Wetlands and Fiddleheads

Although mostly cool, overcast and rainy, the month of May is yielding a rich assortment of scenes and subjects. Where to begin?! I’ll start with a recent trip to a small, swampy site where fiddlehead ferns and marsh marigolds were the dominant visual element.

A common wetland scene like this has marsh marigolds carpeting the low, waterlogged places, while dense clumps of cinnamon ferns occupy the high ground – raised tussocks of dense roots and emerging fronds.





Young ferns with developing fronds aren’t limited to swampy sites….there are many species adapted to almost any site imaginable.


Photos by NB Hunter. © All Rights Reserved.


Fiddling with Fiddleheads

The developing fronds or fiddleheads of ferns are always a point of interest in spring. Cinnamon Fern (Osmunda cinnamomea) is an easy target because it’s abundant in most wetland habitats and the root stalks, fiddleheads and fronds are all prominent.

Dense clusters of fuzzy fiddleheads, each with a unique configuration, present one of the more pleasant spring scenes in a wetland habitat.





Photos by NB Hunter. © All Rights Reserved.

Northern White Cedar Swamps, Late May

Northern White-cedar swamps are one of the most interesting natural resources that I’ve explored in northeastern U.S. I’m fortunate to live near two in central New York, one about 1500 acres and largely State-owned, the other about 700 acres. Both are federally protected wetlands. These sites are low and poorly drained, with saturated soils that are fed and enriched by springs and mineral-rich groundwater. Wet, organic muck soils, downed trees in various stages of decomposition and scattered hummocks characterize the forest floor. Northern White Cedar is the dominant tree. Common associates include Red Maple, Tamarack, Balsam Fir, Black Ash, Eastern Hemlock, Yellow Birch and White Pine trees.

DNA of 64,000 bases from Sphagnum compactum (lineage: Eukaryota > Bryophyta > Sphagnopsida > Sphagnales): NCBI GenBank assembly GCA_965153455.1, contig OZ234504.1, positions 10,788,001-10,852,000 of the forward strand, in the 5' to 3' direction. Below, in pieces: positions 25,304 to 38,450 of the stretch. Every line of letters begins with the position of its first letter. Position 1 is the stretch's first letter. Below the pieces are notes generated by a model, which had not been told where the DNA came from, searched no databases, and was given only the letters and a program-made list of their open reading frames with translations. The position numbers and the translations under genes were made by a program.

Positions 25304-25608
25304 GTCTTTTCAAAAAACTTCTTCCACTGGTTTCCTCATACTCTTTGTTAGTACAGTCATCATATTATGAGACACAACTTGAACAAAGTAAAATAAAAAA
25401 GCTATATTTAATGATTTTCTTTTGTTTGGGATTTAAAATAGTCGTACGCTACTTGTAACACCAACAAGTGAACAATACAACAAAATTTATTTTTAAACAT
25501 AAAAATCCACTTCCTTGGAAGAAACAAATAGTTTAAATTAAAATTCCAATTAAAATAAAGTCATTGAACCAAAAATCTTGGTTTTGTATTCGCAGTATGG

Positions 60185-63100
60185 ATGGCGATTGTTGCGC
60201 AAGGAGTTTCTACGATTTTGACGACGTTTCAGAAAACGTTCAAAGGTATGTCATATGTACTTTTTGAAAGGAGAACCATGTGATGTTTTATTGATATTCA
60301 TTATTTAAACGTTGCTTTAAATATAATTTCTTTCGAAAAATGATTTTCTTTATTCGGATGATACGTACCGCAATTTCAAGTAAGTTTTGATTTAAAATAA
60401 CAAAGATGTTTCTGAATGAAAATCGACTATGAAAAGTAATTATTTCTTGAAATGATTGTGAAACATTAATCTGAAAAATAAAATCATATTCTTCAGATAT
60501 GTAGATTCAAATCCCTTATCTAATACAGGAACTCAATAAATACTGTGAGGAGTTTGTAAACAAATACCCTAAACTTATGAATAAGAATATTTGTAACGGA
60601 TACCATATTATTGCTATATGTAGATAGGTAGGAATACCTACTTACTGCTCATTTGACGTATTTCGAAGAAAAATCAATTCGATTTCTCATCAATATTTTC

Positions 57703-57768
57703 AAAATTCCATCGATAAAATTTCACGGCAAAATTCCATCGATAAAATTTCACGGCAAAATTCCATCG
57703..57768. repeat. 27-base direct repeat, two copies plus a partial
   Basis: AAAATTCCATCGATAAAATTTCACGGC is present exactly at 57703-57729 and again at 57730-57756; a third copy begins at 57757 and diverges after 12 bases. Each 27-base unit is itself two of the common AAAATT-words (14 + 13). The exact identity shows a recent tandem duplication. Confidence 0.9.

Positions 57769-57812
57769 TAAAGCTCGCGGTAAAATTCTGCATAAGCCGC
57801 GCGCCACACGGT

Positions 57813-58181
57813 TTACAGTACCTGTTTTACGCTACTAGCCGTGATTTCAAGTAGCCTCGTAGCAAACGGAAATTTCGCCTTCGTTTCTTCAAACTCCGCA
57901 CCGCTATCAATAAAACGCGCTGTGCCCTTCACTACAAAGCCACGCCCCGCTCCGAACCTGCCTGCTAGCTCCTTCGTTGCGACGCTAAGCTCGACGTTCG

Forest understory site in a protected Northern White Cedar swamp


Large wetlands like these are mysterious, pristine, biologically rich places that afford unique opportunities for observing and photographing nature through the seasons. I usually hike into a cedar swamp looking for something in particular, perhaps an orchid in bloom, but end up on a “discovery walk”, investigating everything that catches my eye, ranging from fungi to rotting logs and ancient White Pines.


Old growth White Pine tree (double-stem), hundreds of years old, growing on a hummock


Goldthread (Coptis), a common wildflower in cedar swamps

My knowledge of non-flowering plants – fungi, ferns, etc. – is not nearly as impressive as my reference library, so in many cases I leave those images unlabeled.


Mushroom; Wild Lily-of-the-valley (Maianthemum) leaf in front


Royal Fern (Osmunda) fiddlehead


Jack-in-the-pulpit (Arisaema)


Horsetail (Equisetum)



Fern fiddleheads


Bracket fungus (1 of 2)



Photos by NB Hunter   ©All Rights Reserved